Published: May 30,2017
After a long winter, followed by early-spring rain and late-season snow, some in the Northeast and Midwest tend to get itchy with persistently cloudy, wet weather in May.
The grounds crew pulls the tarp on the field in the third inning as the rain causes a delay in the game between the New York Mets and the Miami Marlins on May 6,2017 at Citi Field in the Flushing neighborhood of the Queens borough of New York City.
"It's hard to believe it's almost summer," said weather.com digital meteorologist Brian Donegan, from central New York.
"I'm just waiting for the days when I can go outside without a long-sleeve shirt or light jacket for more than a few days a time."
It's even had an effect on the baseball season.
According to Major League Baseball, through the May 26 postponement of the Detroit Tigers - Chicago White Sox game, there had been more postponements in less than the first two months of 2017 (26) than all of 2016.
Rather large swaths of the Northeast, Midwest and South have been significantly wetter than average in May.
May 2017 month-to-date rainfall departures (inches) through May 28 in the eastern half of the U.S. The largest wet anomalies are shown in purple, while dry anomalies are shown in progressive shades of yellow, orange and red.A number of locations are already on pace for a top five wettest May on record, according to the Southeast Regional Climate Center.
|May 2017 Precip. (inches)||May Average Precip. (inches)||Record Wettest May||May Days With Measurable Rain|
|Atlantic City, New Jersey||7.48||3.34||8.80 (1948)||13|
|Bangor, Maine||6.18||3.57||7.65 (1989)||15|
|Montgomery, Alabama||12.29||3.53||12.01 (1978)||11|
|Richmond, Virginia||7.57||3.78||9.79 (2016)||15|
|Savannah, Georgia||11.41||2.98||11.13 (1915)||7|
In Bangor, Maine, only two of the first 15 days of the month were completely dry.
People walk in the rain in Times Square as flash flood warnings are in effect for the New York area on May 5, 2017, in New York.While New York City's Central Park wasn't on pace for a top five wettest May, due in part to its very long period of record, all three major airports, JFK, LaGuardia and Newark, were on pace through May 28.
(Kena Betancur/AFP/Getty Images)
(Kena Betancur/AFP/Getty Images)
If it wasn't for their first May heat wave in 16 years, namely, three straight days in the 90s from May 17-19, the month may have given no hint that summer was ahead in the Big Apple.
And pity parts of New England, who spent Memorial Day struggling to get out of the upper 40s with a soaking rain.
(FORECAST: 4 Things We're Watching in the Weather This Week)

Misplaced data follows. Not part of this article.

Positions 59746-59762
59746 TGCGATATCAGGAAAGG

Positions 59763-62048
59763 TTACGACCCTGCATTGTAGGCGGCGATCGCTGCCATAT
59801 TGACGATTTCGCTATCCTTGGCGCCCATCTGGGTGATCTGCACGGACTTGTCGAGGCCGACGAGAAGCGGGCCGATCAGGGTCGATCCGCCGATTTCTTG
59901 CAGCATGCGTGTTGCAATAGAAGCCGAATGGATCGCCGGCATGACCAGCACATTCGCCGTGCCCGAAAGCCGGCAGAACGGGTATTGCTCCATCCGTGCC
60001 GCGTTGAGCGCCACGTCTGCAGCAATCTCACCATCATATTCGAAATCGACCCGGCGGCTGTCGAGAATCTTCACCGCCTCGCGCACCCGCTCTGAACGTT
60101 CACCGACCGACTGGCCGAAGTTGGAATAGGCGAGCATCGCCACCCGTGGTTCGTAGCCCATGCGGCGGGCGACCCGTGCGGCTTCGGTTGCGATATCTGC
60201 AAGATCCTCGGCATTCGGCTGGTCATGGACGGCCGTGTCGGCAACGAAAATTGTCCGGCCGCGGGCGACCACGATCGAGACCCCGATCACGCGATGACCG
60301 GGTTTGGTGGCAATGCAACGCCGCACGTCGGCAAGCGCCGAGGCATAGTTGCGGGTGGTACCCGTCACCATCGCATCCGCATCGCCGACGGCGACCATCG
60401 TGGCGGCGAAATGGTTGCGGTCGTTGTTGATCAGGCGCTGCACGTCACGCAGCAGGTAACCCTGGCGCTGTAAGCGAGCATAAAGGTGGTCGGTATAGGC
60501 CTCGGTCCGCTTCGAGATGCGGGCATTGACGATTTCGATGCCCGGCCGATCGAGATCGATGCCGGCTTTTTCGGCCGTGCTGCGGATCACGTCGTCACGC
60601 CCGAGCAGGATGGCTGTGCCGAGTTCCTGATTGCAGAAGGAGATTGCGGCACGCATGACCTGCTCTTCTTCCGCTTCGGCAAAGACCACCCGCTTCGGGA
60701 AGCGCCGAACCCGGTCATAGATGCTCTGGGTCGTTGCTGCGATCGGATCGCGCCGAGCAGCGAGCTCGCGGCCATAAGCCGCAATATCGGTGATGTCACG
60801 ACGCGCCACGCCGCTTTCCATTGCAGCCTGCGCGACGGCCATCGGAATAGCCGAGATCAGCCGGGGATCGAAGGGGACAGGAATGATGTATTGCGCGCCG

Why So Wet?To explain this waterlogged month, let's take a look at the jet stream.
Blocking high-pressure aloft became persistent and pervasive in May near Greenland. In fact, it became so strong it shattered records for May dating to 1948, as measured by an index called the North Atlantic Oscillation.
Why does this matter?
Blocking highs in the atmosphere can force the jet stream into large north or southward meanders. One such southward plunge, or trough, repeatedly camped out over the eastern half of the U.S. in May.
The persistent jet-stream pattern in the East in May.Associated with each one of these jet-stream plunges is wet weather. At times, it was a deluge of heavy rain with a tropical moisture connection. Other times, it was rounds of showers, dropping just enough rain to dampen an afternoon picnic or hike.
Forecast: June Swoon?Does the arrival of the first core summer month (at least meteorologically speaking) offer any hope of a drier, sunnier pattern?
(MAPS: 7-Day U.S. Rain Forecast)
The short answer is "not right away."
There will still be upper-level blocking high pressure to the north, which will keep the southward plunge of the jet stream generally over the East the rest of this week into next week, as well.
While this doesn't mean it will rain every day, there may be more wet than dry days into next week.
(FORECAST: New York | Boston | Washington D.C. | Atlanta | New Orleans | Chicago)
Eastern Five-Day Forecast
(MORE: June Temperature Outlook)
And pray for that stubborn jet stream pattern to stop throwing shade.
Jonathan Erdman is a senior meteorologist at weather.com and has been an incurable weather geek since a tornado narrowly missed his childhood home in Wisconsin at age 7. Follow him on Facebook and Twitter.
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